On June 20, 2013, Rafael Grossmann, MD, FACS, made history by being the first surgeon to use Google Glass during live surgery. A Google Glass Explorer and leading proponent for the use of technology in healthcare, Dr. Grossmann discusses how advanced telemedicine technologies provide improved quality and decreased costs in acute care settings.

I just finished reading a very interesting post by nuviun digital health, from September 23rd, 2014. It was entitled, “Telemedicine Cuts Costs and Improves Outcomes in Chronic Disease Management.”

I recommend reading it, to really get a quick overview of how remote presence medicine, or Telemedicine (or mobile health, mHealth) is really having an impact in healthcare today. We are not talking so much about “potential” any longer, but about real progress and factual changes in outcomes BECAUSE of the use of these modalities.

As you all know, I’m a big proponent of the smart use and application of technology in healthcare. I think that as communication technology exponentially evolves, and devices are becoming faster, smaller, less expensive and more user-friendly, they allow us to connect and communicate better in our daily lives. People use video-conference calls more commonly, rather that bringing their phones to their ears to just “hear’ someone, when instead they can “hear and see” the other person.

If this is the case in non-medical settings, it is just intuitive that professional disciplines like medicine, should make use of the same tools to improve the way we care for patients, the way we connect to providers, seek advice and provide expertise.

The device industry is barely waking up, and what we are seeing now is only the “tip of the iceberg”. Wearable devices like Google Glass, Epson Moverio, etc. are only examples of what is there to come, the first steps in the natural evolution of the platform of choice to connect and communicate.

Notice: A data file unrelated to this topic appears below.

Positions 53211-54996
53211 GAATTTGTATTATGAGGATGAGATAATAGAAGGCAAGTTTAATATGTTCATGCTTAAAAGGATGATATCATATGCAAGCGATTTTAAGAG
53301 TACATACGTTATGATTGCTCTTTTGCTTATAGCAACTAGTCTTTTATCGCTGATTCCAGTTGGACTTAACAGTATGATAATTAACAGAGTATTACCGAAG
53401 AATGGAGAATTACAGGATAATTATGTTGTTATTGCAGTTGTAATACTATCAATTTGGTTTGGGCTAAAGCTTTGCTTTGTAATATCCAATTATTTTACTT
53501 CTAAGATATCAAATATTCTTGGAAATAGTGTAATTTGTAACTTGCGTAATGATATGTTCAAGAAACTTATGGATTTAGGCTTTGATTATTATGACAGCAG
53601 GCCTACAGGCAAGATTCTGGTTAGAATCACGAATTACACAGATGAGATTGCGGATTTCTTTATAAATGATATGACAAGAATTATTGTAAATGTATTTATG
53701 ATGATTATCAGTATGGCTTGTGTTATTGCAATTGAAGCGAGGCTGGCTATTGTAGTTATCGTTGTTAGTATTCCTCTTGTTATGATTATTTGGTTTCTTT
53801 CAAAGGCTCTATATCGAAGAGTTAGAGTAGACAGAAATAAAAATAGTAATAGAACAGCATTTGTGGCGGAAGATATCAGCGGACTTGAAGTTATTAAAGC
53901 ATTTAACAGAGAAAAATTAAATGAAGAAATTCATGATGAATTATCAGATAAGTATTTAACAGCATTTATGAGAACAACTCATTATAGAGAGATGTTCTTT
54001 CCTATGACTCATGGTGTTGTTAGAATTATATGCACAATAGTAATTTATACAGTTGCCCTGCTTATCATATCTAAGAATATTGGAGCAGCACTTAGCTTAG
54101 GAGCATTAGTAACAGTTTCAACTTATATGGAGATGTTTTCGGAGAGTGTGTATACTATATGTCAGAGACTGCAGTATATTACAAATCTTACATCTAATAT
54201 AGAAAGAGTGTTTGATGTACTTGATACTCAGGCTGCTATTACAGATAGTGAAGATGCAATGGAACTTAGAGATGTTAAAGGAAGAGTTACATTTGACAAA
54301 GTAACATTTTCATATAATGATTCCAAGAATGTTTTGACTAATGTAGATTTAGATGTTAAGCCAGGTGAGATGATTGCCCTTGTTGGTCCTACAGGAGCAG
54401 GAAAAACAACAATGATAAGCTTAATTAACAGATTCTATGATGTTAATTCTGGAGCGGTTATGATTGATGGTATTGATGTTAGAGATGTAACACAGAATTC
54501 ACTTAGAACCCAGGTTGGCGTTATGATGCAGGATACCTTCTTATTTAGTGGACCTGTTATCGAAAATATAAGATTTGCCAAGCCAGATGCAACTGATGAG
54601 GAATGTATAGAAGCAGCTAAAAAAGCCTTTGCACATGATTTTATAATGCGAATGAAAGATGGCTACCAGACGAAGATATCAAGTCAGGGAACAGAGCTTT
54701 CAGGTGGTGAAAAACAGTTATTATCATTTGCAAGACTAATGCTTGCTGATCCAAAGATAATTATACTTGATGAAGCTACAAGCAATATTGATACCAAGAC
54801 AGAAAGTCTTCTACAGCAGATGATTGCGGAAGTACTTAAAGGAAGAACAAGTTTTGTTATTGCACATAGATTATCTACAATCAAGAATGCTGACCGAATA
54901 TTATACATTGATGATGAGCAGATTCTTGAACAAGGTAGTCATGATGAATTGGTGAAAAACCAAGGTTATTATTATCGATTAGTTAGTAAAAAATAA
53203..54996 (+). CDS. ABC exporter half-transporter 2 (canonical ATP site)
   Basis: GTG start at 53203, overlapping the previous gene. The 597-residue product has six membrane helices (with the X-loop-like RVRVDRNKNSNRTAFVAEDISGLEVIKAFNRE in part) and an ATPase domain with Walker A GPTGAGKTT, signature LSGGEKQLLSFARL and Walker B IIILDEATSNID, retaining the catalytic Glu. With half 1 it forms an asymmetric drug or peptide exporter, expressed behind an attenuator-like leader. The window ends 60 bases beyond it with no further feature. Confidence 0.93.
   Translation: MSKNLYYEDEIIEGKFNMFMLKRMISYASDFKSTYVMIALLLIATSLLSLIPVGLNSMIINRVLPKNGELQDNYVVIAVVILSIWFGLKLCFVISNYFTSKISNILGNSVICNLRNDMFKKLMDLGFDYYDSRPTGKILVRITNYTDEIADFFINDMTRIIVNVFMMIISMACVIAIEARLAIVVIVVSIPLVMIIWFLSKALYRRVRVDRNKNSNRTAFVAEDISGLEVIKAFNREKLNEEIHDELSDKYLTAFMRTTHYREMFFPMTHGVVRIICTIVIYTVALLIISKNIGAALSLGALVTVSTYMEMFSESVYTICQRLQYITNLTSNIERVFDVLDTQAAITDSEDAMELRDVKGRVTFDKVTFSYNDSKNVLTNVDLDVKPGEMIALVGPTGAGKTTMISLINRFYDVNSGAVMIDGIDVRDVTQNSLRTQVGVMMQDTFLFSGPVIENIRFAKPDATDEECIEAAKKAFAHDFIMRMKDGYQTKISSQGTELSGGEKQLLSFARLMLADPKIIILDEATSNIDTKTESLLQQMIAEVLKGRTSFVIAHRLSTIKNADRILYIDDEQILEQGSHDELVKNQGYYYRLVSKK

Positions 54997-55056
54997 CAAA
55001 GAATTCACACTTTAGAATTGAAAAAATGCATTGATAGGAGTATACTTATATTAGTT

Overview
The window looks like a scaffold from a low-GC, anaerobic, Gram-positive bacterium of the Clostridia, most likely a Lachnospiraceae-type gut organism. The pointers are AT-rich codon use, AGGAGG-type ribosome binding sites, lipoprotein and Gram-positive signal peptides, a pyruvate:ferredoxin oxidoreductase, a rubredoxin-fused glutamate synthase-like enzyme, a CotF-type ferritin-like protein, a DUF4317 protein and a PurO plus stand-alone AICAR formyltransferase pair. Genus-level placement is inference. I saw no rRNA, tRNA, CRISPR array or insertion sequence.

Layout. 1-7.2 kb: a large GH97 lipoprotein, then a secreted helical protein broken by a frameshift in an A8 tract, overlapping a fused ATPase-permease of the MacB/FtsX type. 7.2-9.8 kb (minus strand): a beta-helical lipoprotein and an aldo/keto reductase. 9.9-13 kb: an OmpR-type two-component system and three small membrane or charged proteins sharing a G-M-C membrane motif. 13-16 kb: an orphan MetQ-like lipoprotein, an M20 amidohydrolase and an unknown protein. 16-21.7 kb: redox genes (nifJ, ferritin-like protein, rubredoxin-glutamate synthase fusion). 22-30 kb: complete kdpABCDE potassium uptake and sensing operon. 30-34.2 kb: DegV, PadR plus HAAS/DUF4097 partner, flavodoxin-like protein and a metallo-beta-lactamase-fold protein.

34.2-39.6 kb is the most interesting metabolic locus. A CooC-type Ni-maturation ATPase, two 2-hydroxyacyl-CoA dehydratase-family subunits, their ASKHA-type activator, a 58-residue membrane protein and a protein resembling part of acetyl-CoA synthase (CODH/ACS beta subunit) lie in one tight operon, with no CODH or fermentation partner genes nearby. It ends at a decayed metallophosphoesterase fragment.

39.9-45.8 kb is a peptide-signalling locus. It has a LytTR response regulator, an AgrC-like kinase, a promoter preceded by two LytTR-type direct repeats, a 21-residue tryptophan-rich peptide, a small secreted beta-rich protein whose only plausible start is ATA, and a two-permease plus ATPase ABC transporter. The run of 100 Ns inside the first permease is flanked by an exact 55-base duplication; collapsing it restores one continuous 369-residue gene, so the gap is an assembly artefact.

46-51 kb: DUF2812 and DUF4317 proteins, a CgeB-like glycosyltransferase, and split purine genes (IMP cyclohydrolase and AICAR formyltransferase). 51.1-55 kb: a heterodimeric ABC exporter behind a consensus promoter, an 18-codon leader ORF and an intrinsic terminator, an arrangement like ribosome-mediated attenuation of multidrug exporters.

Early developers, most of whom I had shared views and perspectives with, several months ago, such as Pristine (@PristineIO ), Augmedix (AugmedixINC ) and Droiders (@Droiders ), among others, are the true pioneers and visionaries of how this intuitive way to communicate could improve the interaction between providers-patients and the medical record, hence permitting a more fluid conversation which should allow for better care and outcomes: “Pristine Grabs $5.4M to cure the doctor shortage and save lives with Google Glass.

It is well accepted that Telemedicine and mHealth have clear roles in the setting of chronic disease. I argue that it has a place as important in the improvement of acute care issues. Back in 2009, we at EMMC showed that a telemedicine program was well accepted by patients, referring and consulting providers, and that the potential for dollar savings and improved outcomes was real.

Be it in the non-emergent situations, chronic diseases (COPD, HTN, Heart disease or stroke, to name a few) or in the life-threatening conditions and moments, when a provider needs an answer quickly, or when an expert wants to share his or her insights to improve the patient’s care and potentially save a life, the role of wearable HUD (head up displays) telecommunication devices to improve the process of communicating remotely is plainly obvious.

The way I see it, why use a written letter when you can use the phone? Why use a land-line telephone when you can use a smartphone? Why use a smartphone when you can use a video-phone? It just makes sense, despite the demands of proof, evidence, data or ROI.

GLASS - "Captions" Short Film from everdream on Vimeo.

This is just the beginning. Innovation in Healthcare is happening fast and it is unstoppable. Unstoppable because the current state of our system is unsustainable, due, among other factors, to exorbitant cost, lack of access, deficient communication and connectivity among key players (read provider-provider-patient-regulators-administrators and industry!) and shortage of expertise.

The smart application of technology can help us with this.

For more expert insights from Dr. Grossmann, follow him on Twitter @ZGJR and through his blog: Rgrosssz.com